§ Order of the Day for the Second Reading, read.
§ *LORD RIBBLESDALE
said, he felt sure their Lordships would give a Second Reading to this Bill in view of the history of swine fever in this country. Before explaining the provisions of the Bill, be would shortly refer to the history of that most malignant and contagious disease. Apparently, prior to 1862, swine fever did not possess the dismal prerogatives of a special disease, but a virulent disease affecting swine, and variously known, was recognised by the dealers at Bristol. In 1878 the Privy Council issued an Order for slaughter and quarantine with the view of dealing with the disease; and from time to time, between 1878 and 1892, Local Authorities had adopted measures for the purpose of dealing with it. But whether from want of uniformity of action or other causes the steps taken by the Local Authorities had not been successful in stamping out the disease. Some of the Local Authorities became 929 discouraged from those in neighbouring districts failing to support them; and altogether they became slack in administering the powers of which they had been put in possession. In February, 1892, a strong deputation waited upon Mr. Chaplin, the then President of the Board of Agriculture, and urged him to compel uniformity of action. The successful way in which pleuro-pneumonia had been grappled with by Mr. Chaplin was pointed to; and they asked, why should not swine fever be dealt with with equal success? On February 7 last a very strong Departmental Committee was appointed by the President of the Board of Agriculture to inquire into the whole question of swine fever, and as to the best way of dealing with it. After taking evidence, that very authoritative and responsible Departmental Committee came to this conclusion—they were satisfied from the evidence submitted to them that, owing to the impossibility of securing uniform action on the part of Local Authorities, swine fever could not be extirpated unless under the direction of a Central Authority; and they added that overwhelming evidence had been adduced to the effect that, by the adoption of proper measures, the disease could be extinguished in a reasonable time. The Bill was based upon the recommendations of that Departmental Committee. The Bill made any money available for dealing with pleuro-pneumonia under the Act of 1890 available also for dealing with swine fever, and all the powers at present exercisable by the Board of Agriculture in this country, and by the Lord Lieutenant and Privy Council in Ireland under this Act with respect to pleuro-pneumonia and cattle, were made exercisable with respect to swine fever and swine. The compensation to be paid for any animal slaughtered under the provisions of the Bill was to be the value of the animal immediately before it was slaughtered, or, in the case of a diseased animal, one-half of the value of the animal before it became affected. With regard to finance, the Government anticipated that the money already standing to the credit of the pleuro-pneumonia account, together with a small balance of about £9,000 which remained of the moneys voted for foot-and-mouth, and the sum of £65,000 already provided in the Estimates for the 930 present year, would very nearly, if not quite, enable them to defray the cost of the administration of the Bill up to March 31 next, the end of the present financial year. In future years, under the provisions of the Bill, the net contribution of the Exchequer in any one year would he limited to £50,000, and the balance, after crediting the fund with the proceeds of the sale of carcases, would fall to be provided, as in the case of pleuro-pneumonia, out of the local taxation accounts in Great Britain and the general cattle diseases fund in Ireland. The Bill was to come into operation on November 1 next. The noble Lord hoped their Lordships would give the Bill a Second Reading.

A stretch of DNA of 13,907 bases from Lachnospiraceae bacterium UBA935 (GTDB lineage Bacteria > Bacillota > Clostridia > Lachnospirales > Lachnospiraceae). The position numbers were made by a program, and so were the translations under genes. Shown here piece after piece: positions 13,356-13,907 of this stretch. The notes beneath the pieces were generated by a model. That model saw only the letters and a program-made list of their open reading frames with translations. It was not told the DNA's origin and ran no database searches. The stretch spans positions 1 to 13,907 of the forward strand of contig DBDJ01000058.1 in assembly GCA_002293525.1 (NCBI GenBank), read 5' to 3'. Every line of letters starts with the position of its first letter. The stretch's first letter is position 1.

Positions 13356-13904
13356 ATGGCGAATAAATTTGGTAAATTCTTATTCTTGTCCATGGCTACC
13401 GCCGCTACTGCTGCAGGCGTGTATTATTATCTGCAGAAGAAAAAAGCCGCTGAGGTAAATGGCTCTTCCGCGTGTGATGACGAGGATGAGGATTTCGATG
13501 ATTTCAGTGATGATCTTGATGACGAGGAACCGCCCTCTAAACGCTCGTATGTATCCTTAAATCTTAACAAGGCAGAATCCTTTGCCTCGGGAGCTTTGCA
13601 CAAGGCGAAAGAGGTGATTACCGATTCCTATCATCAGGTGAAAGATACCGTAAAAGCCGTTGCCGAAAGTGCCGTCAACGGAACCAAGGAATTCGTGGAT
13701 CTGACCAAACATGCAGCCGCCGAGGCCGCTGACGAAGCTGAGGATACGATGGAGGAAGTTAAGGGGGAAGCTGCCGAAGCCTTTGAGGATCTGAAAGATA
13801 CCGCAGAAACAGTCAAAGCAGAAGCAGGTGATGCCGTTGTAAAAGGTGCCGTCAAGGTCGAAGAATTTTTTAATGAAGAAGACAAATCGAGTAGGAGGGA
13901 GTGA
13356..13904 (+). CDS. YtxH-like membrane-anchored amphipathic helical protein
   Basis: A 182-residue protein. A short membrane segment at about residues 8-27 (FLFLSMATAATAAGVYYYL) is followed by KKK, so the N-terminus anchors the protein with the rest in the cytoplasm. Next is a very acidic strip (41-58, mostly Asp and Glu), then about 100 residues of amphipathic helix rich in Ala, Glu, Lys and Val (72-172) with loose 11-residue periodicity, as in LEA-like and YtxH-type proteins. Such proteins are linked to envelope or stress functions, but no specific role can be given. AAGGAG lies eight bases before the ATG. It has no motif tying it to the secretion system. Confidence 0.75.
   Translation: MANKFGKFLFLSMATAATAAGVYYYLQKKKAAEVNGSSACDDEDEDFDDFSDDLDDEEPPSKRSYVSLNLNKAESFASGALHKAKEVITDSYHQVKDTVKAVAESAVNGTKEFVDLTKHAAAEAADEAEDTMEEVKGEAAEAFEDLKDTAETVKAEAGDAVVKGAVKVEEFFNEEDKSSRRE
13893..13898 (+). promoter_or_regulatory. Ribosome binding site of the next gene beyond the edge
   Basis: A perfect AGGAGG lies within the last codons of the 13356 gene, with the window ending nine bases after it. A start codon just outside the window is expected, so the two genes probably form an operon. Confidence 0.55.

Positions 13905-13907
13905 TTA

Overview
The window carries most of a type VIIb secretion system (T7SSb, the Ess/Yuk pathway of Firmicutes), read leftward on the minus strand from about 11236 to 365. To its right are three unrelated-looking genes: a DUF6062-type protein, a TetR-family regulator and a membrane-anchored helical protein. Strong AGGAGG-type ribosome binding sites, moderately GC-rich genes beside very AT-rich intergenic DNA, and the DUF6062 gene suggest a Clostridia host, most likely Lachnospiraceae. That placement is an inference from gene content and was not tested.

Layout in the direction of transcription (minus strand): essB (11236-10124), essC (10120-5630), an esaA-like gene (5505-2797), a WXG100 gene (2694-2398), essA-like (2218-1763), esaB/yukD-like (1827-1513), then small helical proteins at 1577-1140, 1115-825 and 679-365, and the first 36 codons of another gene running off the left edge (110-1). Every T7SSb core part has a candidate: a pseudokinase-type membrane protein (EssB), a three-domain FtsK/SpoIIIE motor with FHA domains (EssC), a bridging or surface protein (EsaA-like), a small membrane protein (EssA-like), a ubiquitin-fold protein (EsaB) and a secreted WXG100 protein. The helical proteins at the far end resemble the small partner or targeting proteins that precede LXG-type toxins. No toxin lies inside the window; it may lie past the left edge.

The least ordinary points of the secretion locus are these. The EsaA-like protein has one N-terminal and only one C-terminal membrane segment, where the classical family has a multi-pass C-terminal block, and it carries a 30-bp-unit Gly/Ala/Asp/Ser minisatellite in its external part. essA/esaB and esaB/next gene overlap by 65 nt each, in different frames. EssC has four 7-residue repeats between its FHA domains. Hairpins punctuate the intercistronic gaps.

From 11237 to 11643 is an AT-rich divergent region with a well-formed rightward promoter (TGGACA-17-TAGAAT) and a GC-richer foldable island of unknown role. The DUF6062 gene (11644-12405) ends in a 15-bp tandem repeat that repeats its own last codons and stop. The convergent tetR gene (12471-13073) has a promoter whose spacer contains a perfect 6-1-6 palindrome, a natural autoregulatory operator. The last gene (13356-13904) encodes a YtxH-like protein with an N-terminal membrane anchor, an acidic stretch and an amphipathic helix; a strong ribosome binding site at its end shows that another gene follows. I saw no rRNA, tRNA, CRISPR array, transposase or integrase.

§ Moved, "That the Bill be now read 2a."—(The Lord Ribblesdale.)
§ Motion agreed to; Bill read 2a accordingly, and committed to a Committee of the Whole House on Monday next.